You say you want a sandwich, but one that’s a little out of the ordinary? Pally, you want to go to Tito’s Market in El Monte. It’s an Argentine deli -- that is, an Italian deli with a spicy South American accent -- and sandwiches are what it’s about.
Tito’s is the big place at the bottom of Tito’s Plaza on Garvey Avenue. Right inside the doors, you see people lining up at a counter with three cash registers. To the left are a dozen or so tables backed by an attractive display of wine bottles. Put a cork in that excitement, though, because a sign on the wall warns that you can’t drink alcoholic beverages on the premises. The bottles are just there to inspire you to buy one to take home -- half the space at Tito’s Market is a real market, with a butcher counter and a few aisles of Latin American shelf goods, including Argentine and Chilean wines priced as low as $20 for a 5-liter jug.
So find a place in one of the lines at the counter and make your choice from a wall menu (the one painted on wood over to your left, behind the steam table, is a little more extensive than the one behind the cash registers). Sandwiches come on sesame rolls in small and large sizes; the large rolls are crustier and taste fresher. All come with tomato and mayonnaise, sometimes with other ingredients and, unless you say no, a tablespoon or two of medium-hot green chiles.
Argentina is cattle country, so about half the hot sandwiches are beef: New York steak, filet, top round (cuadril), ranchera (steak with melted cheese), beef fajitas, milanesa (chicken-fried steak), napoletana (ditto plus ham and cheese) and pastrami. The steaks are cut thin and grilled carne asada-style. The sandwiches are all good; my favorites are the fajitas and the napoletana because of the greater range of flavors -- fried onions and slivers of sweet peppers on the one, ham and a mild white cheese on the other.
Though beef seems to be the house specialty, I prefer a couple of the pork sandwiches. Adobado de puerco is thin slices of pork (a little chewy in parts) with a brusque tang of vinegar, cumin and hot pepper. It reminds me of the flavor of some of the better burritos al pastor around town. Like the fajitas, it includes slivers of onion and bell pepper, fried brown. This is a real mouthful.
The carnitas sandwich is simpler. It’s just chunks of pork that have been stewed tender and fried appetizingly brown and chewy, then electrified with green chiles.
As for the rest, chorizo is a roughly squashed patty of fried mild sausage meat, with cheese, tomatoes and bell peppers. Albondigas is basically an Italian meatball sandwich -- soft, faintly sweet meatballs with cheese and a tiny bit of tomato sauce -- that’s more memorable if you get it with the chiles.
That’s probably more sandwiches than you’d have at one sitting, but let’s keep going. There’s a chicken fajita sandwich with a good, mellow flavor that suggests a bit of chicken liver in the mix. Ternera is like the milanesa, substituting breaded veal scallops for the steak, with shredded lettuce to underline the sweetness of veal.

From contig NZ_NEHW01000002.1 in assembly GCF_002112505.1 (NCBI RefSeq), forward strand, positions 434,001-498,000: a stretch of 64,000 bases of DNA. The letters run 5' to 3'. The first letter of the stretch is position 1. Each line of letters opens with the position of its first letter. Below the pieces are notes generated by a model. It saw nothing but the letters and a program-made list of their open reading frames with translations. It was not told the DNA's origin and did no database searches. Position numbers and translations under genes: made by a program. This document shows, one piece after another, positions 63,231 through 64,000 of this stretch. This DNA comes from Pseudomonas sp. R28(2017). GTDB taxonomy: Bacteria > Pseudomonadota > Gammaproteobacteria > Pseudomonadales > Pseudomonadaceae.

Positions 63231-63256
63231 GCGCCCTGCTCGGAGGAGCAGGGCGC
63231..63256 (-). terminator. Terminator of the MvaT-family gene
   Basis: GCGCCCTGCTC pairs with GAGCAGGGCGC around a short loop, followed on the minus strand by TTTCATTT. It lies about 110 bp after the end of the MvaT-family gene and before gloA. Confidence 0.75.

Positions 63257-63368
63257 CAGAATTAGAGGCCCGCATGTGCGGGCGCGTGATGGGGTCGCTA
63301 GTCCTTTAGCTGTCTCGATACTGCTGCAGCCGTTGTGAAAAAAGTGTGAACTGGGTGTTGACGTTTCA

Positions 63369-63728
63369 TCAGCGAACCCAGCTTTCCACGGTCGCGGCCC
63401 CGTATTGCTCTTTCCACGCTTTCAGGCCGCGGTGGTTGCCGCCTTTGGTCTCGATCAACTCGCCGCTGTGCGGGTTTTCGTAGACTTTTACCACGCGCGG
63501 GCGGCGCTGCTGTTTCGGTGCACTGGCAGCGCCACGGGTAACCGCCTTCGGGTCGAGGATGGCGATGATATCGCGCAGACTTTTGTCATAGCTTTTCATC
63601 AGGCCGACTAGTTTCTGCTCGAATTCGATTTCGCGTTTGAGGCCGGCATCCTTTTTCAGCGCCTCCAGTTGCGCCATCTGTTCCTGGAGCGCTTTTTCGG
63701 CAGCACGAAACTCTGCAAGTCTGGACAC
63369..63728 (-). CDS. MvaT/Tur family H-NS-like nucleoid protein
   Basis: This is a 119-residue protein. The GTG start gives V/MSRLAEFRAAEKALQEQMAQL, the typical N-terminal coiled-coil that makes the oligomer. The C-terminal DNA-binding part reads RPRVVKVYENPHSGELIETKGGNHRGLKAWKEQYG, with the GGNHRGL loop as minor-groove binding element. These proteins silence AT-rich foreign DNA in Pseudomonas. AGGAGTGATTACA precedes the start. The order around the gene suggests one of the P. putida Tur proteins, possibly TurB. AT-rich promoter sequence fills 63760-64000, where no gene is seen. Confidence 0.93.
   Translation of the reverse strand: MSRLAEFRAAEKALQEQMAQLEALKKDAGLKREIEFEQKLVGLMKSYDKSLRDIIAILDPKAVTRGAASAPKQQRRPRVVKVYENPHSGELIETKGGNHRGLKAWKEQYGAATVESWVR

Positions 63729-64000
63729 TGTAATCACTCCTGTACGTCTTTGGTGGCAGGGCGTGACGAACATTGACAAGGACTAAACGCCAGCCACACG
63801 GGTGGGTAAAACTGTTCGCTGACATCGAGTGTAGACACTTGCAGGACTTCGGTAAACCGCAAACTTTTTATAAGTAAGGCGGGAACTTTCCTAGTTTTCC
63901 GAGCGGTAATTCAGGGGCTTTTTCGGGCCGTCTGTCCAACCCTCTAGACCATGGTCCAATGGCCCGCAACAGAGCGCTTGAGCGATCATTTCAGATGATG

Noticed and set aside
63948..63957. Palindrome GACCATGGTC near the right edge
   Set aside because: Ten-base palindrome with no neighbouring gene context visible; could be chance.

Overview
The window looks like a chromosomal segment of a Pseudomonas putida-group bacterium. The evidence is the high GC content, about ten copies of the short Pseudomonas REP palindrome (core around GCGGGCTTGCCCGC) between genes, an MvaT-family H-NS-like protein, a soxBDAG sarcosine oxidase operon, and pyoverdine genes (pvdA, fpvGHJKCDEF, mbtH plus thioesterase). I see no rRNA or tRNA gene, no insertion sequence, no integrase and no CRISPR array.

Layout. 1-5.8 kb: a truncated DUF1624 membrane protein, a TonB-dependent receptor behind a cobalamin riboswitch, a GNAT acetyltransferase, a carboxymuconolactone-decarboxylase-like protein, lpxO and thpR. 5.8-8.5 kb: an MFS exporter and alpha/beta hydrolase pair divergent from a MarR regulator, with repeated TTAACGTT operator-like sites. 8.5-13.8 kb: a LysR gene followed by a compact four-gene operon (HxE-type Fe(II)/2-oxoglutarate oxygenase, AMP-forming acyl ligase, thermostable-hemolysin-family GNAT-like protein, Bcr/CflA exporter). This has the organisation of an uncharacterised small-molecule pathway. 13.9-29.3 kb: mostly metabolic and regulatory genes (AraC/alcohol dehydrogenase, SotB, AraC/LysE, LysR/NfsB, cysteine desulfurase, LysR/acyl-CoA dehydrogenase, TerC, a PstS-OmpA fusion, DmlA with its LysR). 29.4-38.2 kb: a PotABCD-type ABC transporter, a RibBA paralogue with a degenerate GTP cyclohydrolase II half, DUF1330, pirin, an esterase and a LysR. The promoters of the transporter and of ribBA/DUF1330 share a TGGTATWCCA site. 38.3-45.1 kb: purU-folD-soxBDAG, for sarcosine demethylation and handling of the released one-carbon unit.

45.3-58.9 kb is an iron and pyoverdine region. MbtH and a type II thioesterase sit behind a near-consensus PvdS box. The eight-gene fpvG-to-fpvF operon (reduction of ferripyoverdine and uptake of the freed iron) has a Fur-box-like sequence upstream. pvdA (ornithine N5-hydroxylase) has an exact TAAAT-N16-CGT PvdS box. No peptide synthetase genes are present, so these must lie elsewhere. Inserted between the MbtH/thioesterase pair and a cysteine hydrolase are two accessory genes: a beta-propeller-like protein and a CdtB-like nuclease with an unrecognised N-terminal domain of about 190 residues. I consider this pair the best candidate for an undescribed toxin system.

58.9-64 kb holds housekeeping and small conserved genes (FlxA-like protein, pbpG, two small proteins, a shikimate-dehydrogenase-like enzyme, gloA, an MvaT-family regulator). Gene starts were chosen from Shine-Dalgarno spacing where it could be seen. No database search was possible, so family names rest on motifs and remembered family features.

The dozen cold sandwiches are Italian deli sandwiches, not the overloaded style, and range from a ham-and-mortadella sub to prosciutto. There’s also a thinly sliced matambre, that Argentine national dish of jellied flank steak stuffed with carrots, hard-boiled eggs and sweet peppers; it’s like a beef-based head cheese.
You don’t even have to get a sandwich. The steam table includes pork ribs (in a mildly sweet tomato sauce, like American-style baked ribs) and wonderful braised beef short ribs: rich, meaty and teasingly spiced with chiles. They’re sold by the pound. Also on the steam table are empanadas, one with a plain ground beef filling and the other with something like a fragrant, cuminy chicken chile with a tart green olive in it. Beside these are chile fries -- French fries spiced with red pepper, that is.
Tito’s doesn’t have a dessert list, but there are sweets for sale. A cylindrical case by the door holds plastic cartons of rice pudding, flan, jericalla (a flan without the caramel sauce), alfajores (cornmeal cookies sandwiching a layer of dulce de leche), cubitos (cubes of Jell-O in milk), perhaps a cake.
At the cash register, though, you can find something amazing -- two hemispheres of stiff Italian meringue piped in a swirling pattern, stuck together with a dulce de leche filling. They’re so sweet your teeth will ache and so big you probably won’t be able to get your jaws around them. Just twist them apart Oreo cookie-style, and the dulce de leche will make everything OK.
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Location: 9814 E. Garvey Ave., El Monte. (626) 579-1893; fax (626) 579-0160.
Price: Cold sandwiches, $2.10 to $5.50; hot sandwiches, $2.75 to $5.95; empanadas, 95 cents; ribs, $5.50 per pound.
Best dishes: Adobado de puerco sandwich, carnitas sandwich, beef ribs, chicken empanada, meringue.
Details: Open 8:30 a.m. to 6 p.m. Tuesday to Saturday, 9 a.m. to 3 p.m. Sunday; closed Monday. No alcohol. Parking lot. Cash only.